Biology Protocols

  • Increase font size
  • Default font size
  • Decrease font size

Limited Proteolysis of proteins

E-mail Print PDF

Limited proteolysis is a relatively simple biochemical technique that can provide important information on the structure and dynamics of proteins.

The principle of limited proteolysis is that a protein is incubated with a relatively prolific protease, such as trypsin, which cuts at recognition sites throughout the protein, normally at exposed regions such as loops and other flexible regions.

Following digestion with a protease, samples are analysed by SDS-PAGE to identify cleavage products. The appearance of lower molecular weight bands denotes digestion of the full length protein, and intensity and appearance/disappearance of bands can be closely monitored and quantified. Proteolytic cleavage product sequences can be predicted based on molecular weight assignment.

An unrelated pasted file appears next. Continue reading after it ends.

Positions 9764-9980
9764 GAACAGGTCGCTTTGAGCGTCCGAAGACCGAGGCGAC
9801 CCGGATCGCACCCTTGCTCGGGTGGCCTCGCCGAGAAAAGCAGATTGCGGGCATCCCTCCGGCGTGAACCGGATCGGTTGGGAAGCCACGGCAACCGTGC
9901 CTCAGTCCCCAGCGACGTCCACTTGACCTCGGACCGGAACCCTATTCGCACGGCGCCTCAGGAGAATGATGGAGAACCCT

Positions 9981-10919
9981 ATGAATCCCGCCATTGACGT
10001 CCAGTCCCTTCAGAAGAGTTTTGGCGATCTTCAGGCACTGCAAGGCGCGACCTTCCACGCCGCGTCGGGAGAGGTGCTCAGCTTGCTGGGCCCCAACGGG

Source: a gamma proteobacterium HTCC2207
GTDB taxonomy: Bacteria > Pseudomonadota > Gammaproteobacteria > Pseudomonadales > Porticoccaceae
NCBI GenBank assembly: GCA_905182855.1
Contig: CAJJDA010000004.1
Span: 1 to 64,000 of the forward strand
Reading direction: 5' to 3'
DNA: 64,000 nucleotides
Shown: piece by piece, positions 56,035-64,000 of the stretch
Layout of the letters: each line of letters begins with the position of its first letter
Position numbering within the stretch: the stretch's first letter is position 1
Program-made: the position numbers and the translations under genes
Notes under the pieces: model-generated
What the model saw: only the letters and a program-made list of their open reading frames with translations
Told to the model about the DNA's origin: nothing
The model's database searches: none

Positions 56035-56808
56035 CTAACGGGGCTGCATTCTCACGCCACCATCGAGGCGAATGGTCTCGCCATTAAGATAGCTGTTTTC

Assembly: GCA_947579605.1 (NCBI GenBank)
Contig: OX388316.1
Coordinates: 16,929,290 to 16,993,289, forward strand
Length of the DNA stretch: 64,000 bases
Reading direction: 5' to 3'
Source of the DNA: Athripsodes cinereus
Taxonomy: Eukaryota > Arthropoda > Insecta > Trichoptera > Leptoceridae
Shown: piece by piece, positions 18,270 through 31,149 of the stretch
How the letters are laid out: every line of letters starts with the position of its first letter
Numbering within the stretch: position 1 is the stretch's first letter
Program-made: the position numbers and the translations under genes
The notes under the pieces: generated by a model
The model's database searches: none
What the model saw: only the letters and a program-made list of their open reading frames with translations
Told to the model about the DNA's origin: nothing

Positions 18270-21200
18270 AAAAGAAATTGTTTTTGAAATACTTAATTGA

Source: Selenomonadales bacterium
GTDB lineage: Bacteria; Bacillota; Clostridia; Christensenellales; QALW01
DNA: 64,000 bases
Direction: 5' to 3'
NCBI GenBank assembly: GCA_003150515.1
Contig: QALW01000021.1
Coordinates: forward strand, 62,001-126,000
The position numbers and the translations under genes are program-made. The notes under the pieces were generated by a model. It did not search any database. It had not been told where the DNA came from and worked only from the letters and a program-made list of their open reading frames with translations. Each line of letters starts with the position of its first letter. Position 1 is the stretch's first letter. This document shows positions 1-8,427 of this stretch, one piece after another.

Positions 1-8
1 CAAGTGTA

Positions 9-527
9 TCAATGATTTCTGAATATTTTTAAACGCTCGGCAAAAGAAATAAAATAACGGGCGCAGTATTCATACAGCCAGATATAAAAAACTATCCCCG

This allows the prediction of structure based on the amino acid sequence of the protein to be studied.

For example:

Trypsin predominantly cleaves peptide chains at the carboxyl side of the amino acids lysine and arginine, except when either is followed by proline. Therefore if a short peptide has a sequence


Cleavage would be expected to occur and produce peptides:


If, however, the following cleavage products were observed:


It could be assumed that lysine highlighted in red was embedded within the molecule and therefore inaccessible to tryptic digest and the other products had no specific structure.

Further incubation with trypsin would be expected to yield the full complement of cleavage products.

Add this to your website